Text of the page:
This is because (a) practical Bayes-optimal multitarget state estimation requires densities; and (b) the multitarget Bayes’ rule as specified in Ref. [13] (Equation (22)),
P k ( d ϕ | Z 1 : k ) = g k ( Z k | ϕ ) · P k | k 1 ( d ϕ | Z 1 : k 1 ) g k ( Z k | ϕ ¯ ) · P k | k 1 ( d ϕ ¯ | Z k : k 1 ) ,
requires the density function Pk|k−1(|Z1:k−1) = pk|k−1(ϕ|Z1:k−1) in the numerator.
This point is implicitly conceded in [14] (p. 49), where the authors “…assume that… all [additive] measures studied in this article… admit densities”.
Remark 6. 
Indeed, Pk|k−1(dϕ|Z1:k−1) is a mathematically equivalent substitution for the FISST fk|k−1(X|Z1:k−1); and ∫·Pk|k−1(dϕ|Z1:k−1) = ∫·pk|k−1(ϕ|Z1:k−1)c) is an equivalent substitution for the FISST set integral ∫·fk|k−1(X|Z1:k−1)δX—see Section 4.
Remark 7. 
It might nevertheless be objected that there is a purely measure-theoretic version of Bayes’ rule, the Killianpur-Striebel formula. It is immaterial since it is not employed in Refs. [12,13,14] despite the “measure-theoretical” emphasis of these papers. And if it had been, it would have only produced another mathematical paraphrase of FISST that begs the question: what significant engineering advances result from using it rather than Bayes’ rule?
Remark 8. 
Since Dirac deltas are density functions, even singular measures can have density functions. For example, consider the bivariate measure μΞ(S1,S2) = E[|Ξ ∩ S1 ∩ S2|]. Its density function can be shown to be f(x,y) = δy(xDΞ(y). See also Equation (11).

3.5. FISST Densities vs. Additive/Nonadditive Measures

For the purposes of multitarget tracking, families of multivariate measures, such as J(k)Φ(B1, …, Bk) or M(k)Φ(B1, …, Bk) for n ≥ 1, are mathematically equivalent to, but mathematically far more complicated than, the FISST multitarget density functions that they replace, such as fΞ(X) and DΞ(X). Consequently, replacing every FISST density with measures (or some other set function) produces a mathematically complexified mathematical paraphrase of FISST that is inappropriate for practical multitarget tracking since densities are unavoidable.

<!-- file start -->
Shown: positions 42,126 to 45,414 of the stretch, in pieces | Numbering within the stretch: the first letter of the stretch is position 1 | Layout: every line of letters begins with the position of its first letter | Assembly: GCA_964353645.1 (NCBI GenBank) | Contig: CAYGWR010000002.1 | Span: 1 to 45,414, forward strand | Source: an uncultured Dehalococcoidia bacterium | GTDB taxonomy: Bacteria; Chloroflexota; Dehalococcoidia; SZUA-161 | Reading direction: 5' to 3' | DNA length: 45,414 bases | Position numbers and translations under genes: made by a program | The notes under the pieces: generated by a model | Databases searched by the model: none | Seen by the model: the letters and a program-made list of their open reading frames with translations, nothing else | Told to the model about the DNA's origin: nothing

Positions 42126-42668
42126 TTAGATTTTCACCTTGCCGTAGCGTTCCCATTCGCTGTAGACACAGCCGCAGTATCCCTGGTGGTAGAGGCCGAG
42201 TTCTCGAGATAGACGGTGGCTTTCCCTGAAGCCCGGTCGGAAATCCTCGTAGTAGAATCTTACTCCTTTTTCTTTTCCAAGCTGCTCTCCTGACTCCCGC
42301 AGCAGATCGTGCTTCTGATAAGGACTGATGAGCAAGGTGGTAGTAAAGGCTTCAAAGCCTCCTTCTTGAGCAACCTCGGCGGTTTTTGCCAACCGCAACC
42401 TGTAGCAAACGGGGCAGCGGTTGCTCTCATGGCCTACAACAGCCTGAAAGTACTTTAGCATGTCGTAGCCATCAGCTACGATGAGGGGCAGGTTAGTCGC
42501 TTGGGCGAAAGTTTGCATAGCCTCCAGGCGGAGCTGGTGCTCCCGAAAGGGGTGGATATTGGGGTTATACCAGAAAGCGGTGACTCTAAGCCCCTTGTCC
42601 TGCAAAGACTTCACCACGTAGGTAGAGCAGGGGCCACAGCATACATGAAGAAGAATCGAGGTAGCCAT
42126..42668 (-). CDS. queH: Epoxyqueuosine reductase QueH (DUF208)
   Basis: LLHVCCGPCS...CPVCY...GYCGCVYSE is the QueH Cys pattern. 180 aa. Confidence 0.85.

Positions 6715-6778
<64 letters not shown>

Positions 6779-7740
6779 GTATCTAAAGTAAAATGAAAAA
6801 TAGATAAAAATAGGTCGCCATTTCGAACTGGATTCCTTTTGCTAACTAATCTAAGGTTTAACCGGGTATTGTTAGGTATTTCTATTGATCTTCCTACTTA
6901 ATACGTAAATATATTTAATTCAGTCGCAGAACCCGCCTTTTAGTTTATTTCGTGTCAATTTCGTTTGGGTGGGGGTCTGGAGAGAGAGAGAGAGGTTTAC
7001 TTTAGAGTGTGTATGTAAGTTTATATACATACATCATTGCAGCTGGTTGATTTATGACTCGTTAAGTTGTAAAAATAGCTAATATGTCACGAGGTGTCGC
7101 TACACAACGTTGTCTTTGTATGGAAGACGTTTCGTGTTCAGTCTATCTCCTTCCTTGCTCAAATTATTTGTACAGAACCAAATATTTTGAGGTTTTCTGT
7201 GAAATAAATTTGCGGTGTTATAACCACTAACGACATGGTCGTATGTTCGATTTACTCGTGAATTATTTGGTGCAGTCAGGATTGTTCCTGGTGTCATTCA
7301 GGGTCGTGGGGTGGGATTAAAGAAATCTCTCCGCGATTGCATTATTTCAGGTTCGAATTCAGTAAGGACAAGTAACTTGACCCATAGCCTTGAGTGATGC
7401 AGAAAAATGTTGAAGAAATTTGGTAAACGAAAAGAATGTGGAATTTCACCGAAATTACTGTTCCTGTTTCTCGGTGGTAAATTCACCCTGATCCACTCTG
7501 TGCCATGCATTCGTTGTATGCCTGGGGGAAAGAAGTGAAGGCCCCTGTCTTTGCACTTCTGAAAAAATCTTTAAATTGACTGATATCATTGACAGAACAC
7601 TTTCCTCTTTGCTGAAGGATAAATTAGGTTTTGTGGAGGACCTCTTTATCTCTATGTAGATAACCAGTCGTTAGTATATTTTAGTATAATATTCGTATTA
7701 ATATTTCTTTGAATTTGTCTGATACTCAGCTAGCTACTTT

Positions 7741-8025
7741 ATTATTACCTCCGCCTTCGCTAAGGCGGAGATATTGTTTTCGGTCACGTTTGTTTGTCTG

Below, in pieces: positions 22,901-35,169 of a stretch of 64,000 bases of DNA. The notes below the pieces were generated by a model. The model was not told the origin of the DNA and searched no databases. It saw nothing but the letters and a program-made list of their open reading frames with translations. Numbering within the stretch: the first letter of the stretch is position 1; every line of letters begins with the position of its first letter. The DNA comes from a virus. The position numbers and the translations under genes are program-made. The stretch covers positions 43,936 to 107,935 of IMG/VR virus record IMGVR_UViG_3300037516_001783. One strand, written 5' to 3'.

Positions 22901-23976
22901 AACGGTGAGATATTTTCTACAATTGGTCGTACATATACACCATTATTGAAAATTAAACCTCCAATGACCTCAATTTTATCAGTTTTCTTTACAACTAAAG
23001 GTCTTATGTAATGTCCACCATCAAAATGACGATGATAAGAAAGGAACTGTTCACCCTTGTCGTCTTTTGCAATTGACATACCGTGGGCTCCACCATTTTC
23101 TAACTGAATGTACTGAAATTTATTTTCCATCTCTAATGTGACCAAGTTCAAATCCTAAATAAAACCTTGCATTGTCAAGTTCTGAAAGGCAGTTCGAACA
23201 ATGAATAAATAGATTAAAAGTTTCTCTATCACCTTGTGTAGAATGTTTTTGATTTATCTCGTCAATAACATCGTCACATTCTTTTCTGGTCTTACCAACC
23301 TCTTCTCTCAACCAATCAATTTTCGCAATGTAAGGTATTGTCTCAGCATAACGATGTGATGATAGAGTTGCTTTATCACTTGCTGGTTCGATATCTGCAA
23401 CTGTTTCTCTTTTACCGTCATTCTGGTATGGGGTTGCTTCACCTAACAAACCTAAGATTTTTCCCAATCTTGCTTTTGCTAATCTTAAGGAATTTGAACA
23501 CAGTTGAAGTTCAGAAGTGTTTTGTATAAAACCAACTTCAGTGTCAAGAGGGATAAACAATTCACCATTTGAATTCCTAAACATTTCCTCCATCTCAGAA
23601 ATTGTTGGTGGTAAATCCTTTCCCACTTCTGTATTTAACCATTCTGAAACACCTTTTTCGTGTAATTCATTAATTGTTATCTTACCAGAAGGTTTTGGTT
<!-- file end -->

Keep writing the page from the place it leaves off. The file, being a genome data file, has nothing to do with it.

4. Set Integrals Replaced by Measure-Theoretic Integrals

The set integral ∫⋅δX was described in Section 3.1. MPMT replaces it with an integral ∫⋅(ϕ) with respect to an unspecified “reference measure” λ [13] (Equation (2)). This is misleading, because λ cannot be arbitrary. If it is to be applicable to multitarget tracking it must be an extension of Lebesgue measure on ℑ ⊆ RN to ℑ = ∪n≥0n.
The following subsections address: the extension of Lesbesgue measure λ on ℑ ⊆ RN to a measure λc on ℑ (Section 4.1); why the measure-theoretic integral ∫⋅c(ϕ) is problematic from the point of view of practical multitarget tracking (Section 4.2); and why the substitution of ∫⋅c(ϕ) in place of ∫⋅δX in Refs. [12,13,14] produces a conceptually flawed, complexified mathematical paraphrase of FISST (Section 4.3).

4.1. Extending Lesbegue Measure to Multitarget States

The following is drawn from Ref. [2] (Appendices F.3 and F.4). Suppose that ℑ ⊆ RN for some N and let λ(S) be Lesbesgue measure on ℑ. How can λ and Equation (2) be extended to ℑ = ∪n≥0n? Begin with λ. Let λn(O′) be the usual extension of λ to the Cartesian-product space ℑn for measurable O′ ⊆ ℑn. Let O ⊆ ℑ be measurable—i.e., O(n) = O ∩ ℑn is measurable in ℑn for every n ≥ 1, in which case λn(O(n)) exists for every n ≥ 1. If the unit of measurement in ℑ is ι then the unit of measurement of λn(O(n)) is ιn. Let c > 0 be a constant whose unit of measurement is ι. Define the extension of λ to ℑ as:
λ c ( O ) = n 0 λ n ( O ( n ) ) c n .
This is well-defined since each term in the sum is unitless.